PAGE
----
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Why something rather than nothing?

Closer to Truth - Inwagen & O'HaraClick image for video since CtT murder kittens by disallowing embed

If you are an open atheist, presumably, at some point, some clever theist has asked you the question ‘why is there something rather than nothing?’ Depending on how uncharitable you feel, you might want to expeditiously dismiss it as an argument from ignorance. Surely no atheist’s inability to answer mind-boggling, deeply metaphysical, and possibly nonsensical questions constitutes supernatural proof. An atheist is a non-believer in gods, not a self-proclaimed encyclopaedia of recondite knowledge. Thank you very much.

However, that would be quite uninteresting. It is much funnier to take the question seriously – or at the very least pretend to for the sake of argument. I already touched lightly upon the subject in my essay on the modal cosmological argument. There is more to be said, though, and recently I stumbled upon a video-interview with philosopher Peter van Inwagen arguing the unlikelihood of nothing to John Cardinal O’Hara. Inwagen, himself a Christian, seems unconvinced by his own argument stating, later in the interview, that the correct explanation of ‘something’ is the necessity of God.

I find myself – perhaps unsurprisingly; the heathen I am – quite sympathetic to Inwagen’s argument. It has the elegance of simplicity and, loosely speaking, it is merely the assertion that out of all the possible worlds – states of affairs that could have been realised – the world in which there is nothing, the empty set, counts as one out of infinity. Therefore, the likelihood of there being nothing is zero. Of course, the likelihood of any particular something-world is also zero. However, it is infinitely more likely that the actual world be any of the many something-worlds than it is for it to be the one lonesome nothing-world.

That being said O’Hara raises a pretty damning problem for Inwagen’s elegance; why should we ascribe equal probability to all the possible worlds? I’m not sure what, precisely, is the object of O’Hara’s discontent, so speaking only for myself it is not obvious that probability even applies to Inwagen’s abstract possible worlds. Each side on a die is equally probable only because the die is balanced – i.e. not loaded – and because our natural laws consistently average out the rolls of balanced dice. Or we could say that each number in the lottery is equally probable because the lottery employs some unbiased number-picking mechanism. If we cannot point to a world-picking mechanism and only one of the worlds (ours) is realised shouldn’t we be wary of unexplained probabilistic talk? It’s intuitive that if someone put a gun to our heads we would assign equal probability to possible worlds if we assigned any at all. But normally we wouldn’t assign probability to abstracta without any motivation.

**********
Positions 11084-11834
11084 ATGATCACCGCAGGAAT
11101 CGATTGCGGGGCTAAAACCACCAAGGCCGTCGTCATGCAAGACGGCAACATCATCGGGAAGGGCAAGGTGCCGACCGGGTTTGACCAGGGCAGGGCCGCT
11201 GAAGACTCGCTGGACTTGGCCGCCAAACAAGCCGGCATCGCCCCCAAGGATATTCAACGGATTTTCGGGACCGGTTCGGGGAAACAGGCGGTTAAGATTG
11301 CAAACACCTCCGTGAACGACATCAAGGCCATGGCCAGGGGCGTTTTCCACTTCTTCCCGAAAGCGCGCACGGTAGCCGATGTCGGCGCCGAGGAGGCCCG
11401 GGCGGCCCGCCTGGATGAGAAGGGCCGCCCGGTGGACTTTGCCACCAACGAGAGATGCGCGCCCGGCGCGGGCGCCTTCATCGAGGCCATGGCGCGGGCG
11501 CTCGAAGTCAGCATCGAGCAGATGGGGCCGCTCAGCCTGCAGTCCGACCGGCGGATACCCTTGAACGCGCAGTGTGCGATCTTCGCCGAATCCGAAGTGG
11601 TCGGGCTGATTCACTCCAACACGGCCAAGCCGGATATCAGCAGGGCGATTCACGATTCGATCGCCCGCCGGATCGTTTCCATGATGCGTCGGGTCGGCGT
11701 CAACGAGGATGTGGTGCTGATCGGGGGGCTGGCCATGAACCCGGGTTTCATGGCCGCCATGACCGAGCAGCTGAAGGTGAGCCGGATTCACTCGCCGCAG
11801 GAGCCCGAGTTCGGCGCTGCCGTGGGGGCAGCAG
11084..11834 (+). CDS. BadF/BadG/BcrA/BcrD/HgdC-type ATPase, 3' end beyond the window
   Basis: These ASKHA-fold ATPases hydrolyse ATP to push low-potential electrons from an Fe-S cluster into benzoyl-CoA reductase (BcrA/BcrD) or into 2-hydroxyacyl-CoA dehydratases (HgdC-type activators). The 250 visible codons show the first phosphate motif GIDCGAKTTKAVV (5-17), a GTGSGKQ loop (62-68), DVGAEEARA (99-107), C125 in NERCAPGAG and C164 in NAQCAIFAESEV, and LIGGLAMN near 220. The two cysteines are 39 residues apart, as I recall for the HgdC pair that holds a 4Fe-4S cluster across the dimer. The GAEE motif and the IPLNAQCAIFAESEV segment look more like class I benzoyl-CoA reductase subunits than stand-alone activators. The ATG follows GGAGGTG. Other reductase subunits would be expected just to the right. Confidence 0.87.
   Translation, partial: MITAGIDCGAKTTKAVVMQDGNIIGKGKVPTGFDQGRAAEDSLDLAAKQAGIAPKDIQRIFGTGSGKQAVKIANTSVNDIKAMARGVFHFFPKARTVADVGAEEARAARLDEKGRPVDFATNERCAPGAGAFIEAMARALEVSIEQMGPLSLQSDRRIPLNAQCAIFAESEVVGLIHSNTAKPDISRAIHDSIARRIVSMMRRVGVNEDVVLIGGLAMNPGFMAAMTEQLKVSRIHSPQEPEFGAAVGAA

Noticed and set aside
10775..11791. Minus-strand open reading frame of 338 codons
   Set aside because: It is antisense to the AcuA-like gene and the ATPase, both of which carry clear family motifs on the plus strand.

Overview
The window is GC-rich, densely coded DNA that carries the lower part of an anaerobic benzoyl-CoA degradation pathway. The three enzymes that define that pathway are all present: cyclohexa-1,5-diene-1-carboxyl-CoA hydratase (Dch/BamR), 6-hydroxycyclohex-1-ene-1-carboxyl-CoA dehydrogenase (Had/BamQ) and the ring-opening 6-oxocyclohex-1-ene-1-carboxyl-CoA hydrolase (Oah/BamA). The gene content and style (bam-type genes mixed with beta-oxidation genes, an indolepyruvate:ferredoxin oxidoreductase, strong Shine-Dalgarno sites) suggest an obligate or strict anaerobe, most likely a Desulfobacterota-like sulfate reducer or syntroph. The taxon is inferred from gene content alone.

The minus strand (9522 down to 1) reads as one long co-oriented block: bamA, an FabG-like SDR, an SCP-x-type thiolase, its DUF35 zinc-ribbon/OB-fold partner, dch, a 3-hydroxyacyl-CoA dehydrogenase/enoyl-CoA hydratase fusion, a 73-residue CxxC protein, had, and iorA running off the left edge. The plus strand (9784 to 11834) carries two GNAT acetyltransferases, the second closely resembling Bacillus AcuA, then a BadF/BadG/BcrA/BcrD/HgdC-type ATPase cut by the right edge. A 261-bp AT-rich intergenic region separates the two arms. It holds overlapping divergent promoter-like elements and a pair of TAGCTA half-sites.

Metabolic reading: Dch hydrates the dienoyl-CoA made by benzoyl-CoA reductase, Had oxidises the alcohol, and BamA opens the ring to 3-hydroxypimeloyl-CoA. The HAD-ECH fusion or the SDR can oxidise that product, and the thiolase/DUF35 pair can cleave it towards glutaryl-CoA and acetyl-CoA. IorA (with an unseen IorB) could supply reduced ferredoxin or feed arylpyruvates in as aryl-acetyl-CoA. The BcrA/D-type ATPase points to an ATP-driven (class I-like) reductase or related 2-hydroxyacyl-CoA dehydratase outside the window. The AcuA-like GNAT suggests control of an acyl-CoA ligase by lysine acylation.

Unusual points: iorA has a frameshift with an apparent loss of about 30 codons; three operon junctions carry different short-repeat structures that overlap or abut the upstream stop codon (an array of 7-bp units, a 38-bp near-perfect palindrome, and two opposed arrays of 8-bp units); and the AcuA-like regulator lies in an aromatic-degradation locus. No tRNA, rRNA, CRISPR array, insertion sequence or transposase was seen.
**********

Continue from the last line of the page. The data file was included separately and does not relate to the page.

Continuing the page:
David Kellogg Lewis

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Suppose then that possible worlds are not abstract but just as concrete as our own? This is, after all, the opinion of philosopher David Lewis who is infamous for his modal realism. Could we then ascribe probabilities to possible worlds? Well, sort of but we wouldn’t need to. In making possible worlds concrete we also abandon the worldliness of the empty set. The answer to ‘why something rather than nothing?’ would just be that nothingness doesn’t count as a possible world, since it has no content. Moreover, if all these worlds are equally real then even if there were an empty world, the question would still just devolve into the weak anthropic principle. Of course the world we’re in is one in which there is something.

Lewis’ view of possibility is, of course, plenty weird. However, that just raises the question of what you think possibility is. What does it mean to say something is possible? And more importantly, given our discussion, how do we make sense of non-being as a possibility? After all, the question ‘why is there something rather than nothing?’ only makes any sense inasmuch as we think there actually could have been nothing. That nothingness is a genuine possibility.

I might not be able to answer the theist’s question fully. On the other hand I doubt most theists asking the question can provide an adequate explanation of possible nothingness.

A recommended introduction to using probabilities in this sort of context can be found in Arguing for Atheism by Robin Le Poidevin (pp. 46-54).

Am I missing something? Feel free to tell me how wrong I am in the comments.

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